Housing Balance Report Reinforces Need For Preservation Legislation

December ccho newsletter – excerpt

The Board of Supervisors Land Use Committee held its hearing on the City’s latest Housing Balance Report recently released by the Planning Department. The report states just under 18% of net new units built in San Francisco over in the last decade were affordable, showing that SF is losing stable rent-controlled units at an astonishing rate — for every two new affordable units, the City loses an existing rental housing unit.

CCHO worked with ABC News on a story that aired over the weekend about the housing balance report and how it reinforces the funding need for San Francisco’s small sites acquisition program. Watch it here.

Stories around the housing balance report reinforcing the need for preserving affordable housing also appeared in SF Weekly, KQED, 48 Hills, San Francisco Examiner and San Francisco Chronicle



Affordable housing plans at shipyard move forward despite concerns over radioactive contamination

By Laura Waxmann : sfexaminer – excerpt

The City is forging ahead with plans to develop a 28,792 square-foot site on Parcel A at the Hunters Point Shipyard into affordable housing, despite ongoing testing for radioactive contamination in the area.

On Thursday, The City’s Office of Community Investment and Infrastructure issued a Request for Proposals seeking applicants to “develop, own and operate” low-income housing on Parcel A, a hilltop swath of land that was the the first to be developed into more than 400 homes under the massive Bayview Hunters Point Shipyard redevelopment project… (more)

Excelsior youth say mixed-use housing proposal would feed displacement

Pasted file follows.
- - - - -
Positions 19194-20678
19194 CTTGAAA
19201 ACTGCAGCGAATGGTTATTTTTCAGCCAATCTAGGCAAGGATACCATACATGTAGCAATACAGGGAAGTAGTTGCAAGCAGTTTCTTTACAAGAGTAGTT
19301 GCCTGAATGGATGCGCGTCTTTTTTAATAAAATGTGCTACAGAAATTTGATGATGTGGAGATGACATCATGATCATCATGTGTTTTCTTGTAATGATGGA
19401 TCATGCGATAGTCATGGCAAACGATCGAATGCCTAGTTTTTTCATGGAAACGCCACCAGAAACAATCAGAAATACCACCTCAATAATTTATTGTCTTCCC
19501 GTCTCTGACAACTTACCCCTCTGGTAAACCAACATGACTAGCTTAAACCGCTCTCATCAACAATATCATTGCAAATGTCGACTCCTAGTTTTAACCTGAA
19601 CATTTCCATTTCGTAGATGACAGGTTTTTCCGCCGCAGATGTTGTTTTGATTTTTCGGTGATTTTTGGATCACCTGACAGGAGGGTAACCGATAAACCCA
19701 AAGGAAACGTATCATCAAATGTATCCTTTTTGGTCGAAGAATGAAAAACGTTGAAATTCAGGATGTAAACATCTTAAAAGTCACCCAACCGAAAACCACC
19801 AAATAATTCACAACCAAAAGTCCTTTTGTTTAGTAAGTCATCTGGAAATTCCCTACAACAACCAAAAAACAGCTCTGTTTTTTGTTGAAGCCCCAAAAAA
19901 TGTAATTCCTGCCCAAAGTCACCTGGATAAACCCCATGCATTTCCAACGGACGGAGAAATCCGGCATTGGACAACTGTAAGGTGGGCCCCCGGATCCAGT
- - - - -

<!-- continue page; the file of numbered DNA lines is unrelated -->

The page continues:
By Laura Waxmann : sfexaminer – excerpt

Youth from the Excelsior District and surrounding areas protested a controversial mixed-use housing proposal Saturday that they said would accelerate gentrification and fuel displacement in the largely working-class neighborhood.

Plans to construct 175 units of affordable housing at 4840 Mission St. — the current site of the shuttered Valente Mortuary — have been in the works since 2014. But earlier this year, the site’s nonprofit housing developer BRIDGE Housing Corporation, partnered with developer Emerald Fund to also transform an adjacent Safeway at 4850 Mission St. into 253 units of market-rate housing…

Former District 10 Supervisor John Avalos supported the protest — while in office, Avalos said he advocated for “a larger housing bond that was passed by voters” that helped fund the affordable project at 4840 Mission St.

The current version of the project “has broken an agreement that had been made when I was in office by a backroom deal with developers,” he said.

“People want the whole site to be affordable. Politically that is something to fight for,” Avalos said, adding that “100 percent affordability is not out of the question.”… (more)